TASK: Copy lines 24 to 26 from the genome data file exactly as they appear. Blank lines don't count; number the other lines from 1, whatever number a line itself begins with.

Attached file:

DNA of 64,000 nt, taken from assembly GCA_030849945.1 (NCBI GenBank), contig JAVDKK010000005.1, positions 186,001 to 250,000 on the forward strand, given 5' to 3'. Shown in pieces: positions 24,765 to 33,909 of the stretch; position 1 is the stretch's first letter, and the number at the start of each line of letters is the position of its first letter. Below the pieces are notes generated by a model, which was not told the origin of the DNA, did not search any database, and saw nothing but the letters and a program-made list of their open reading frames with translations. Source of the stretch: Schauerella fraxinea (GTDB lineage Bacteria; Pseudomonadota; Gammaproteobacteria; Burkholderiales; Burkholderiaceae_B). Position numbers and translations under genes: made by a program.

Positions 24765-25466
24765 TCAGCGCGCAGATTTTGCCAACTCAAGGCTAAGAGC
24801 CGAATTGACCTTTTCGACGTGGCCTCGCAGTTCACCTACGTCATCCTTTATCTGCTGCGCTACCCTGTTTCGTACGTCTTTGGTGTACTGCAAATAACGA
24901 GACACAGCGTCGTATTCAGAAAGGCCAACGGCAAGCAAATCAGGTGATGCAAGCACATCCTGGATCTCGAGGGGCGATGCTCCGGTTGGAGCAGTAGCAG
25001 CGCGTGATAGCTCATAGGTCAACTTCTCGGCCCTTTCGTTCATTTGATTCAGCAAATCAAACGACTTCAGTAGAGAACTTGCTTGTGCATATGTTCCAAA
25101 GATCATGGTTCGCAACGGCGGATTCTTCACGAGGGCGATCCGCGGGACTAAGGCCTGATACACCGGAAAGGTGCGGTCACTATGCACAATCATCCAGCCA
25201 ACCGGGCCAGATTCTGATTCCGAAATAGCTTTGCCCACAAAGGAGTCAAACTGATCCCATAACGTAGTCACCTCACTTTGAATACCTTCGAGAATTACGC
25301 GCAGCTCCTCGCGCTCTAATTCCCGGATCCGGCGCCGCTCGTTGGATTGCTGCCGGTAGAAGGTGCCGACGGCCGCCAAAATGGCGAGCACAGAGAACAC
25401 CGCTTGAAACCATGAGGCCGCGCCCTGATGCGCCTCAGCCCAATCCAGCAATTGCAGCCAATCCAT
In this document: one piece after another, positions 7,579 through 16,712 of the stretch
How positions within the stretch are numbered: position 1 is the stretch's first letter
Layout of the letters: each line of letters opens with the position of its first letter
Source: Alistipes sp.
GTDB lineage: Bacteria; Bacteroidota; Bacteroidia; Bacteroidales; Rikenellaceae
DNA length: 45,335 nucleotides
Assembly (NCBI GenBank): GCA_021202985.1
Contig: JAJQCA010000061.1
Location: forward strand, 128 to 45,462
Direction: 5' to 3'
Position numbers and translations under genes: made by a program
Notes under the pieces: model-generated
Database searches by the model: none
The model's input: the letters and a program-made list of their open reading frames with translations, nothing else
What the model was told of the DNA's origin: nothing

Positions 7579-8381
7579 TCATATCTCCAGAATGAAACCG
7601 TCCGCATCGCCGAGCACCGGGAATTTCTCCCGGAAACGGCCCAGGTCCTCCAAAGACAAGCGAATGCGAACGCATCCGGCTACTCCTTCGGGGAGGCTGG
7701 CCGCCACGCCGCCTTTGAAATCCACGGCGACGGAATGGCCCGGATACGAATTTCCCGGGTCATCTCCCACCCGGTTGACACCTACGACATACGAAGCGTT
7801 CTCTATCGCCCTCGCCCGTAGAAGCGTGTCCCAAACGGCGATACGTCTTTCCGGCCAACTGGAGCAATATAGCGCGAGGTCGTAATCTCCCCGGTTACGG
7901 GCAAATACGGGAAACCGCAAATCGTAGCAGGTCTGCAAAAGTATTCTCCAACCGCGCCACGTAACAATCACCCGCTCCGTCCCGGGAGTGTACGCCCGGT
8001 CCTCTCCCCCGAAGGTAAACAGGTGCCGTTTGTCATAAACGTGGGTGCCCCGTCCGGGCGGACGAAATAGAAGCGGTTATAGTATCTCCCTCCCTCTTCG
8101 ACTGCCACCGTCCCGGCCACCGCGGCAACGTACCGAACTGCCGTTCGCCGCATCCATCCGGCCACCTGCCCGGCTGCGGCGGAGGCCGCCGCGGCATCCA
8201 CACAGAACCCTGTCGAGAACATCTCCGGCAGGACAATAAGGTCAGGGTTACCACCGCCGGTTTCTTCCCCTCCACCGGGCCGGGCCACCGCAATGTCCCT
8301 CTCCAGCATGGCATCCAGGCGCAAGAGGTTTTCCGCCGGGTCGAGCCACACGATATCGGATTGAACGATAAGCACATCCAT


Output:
The model's input: the letters and a program-made list of their open reading frames with translations, nothing else
What the model was told of the DNA's origin: nothing

Positions 7579-8381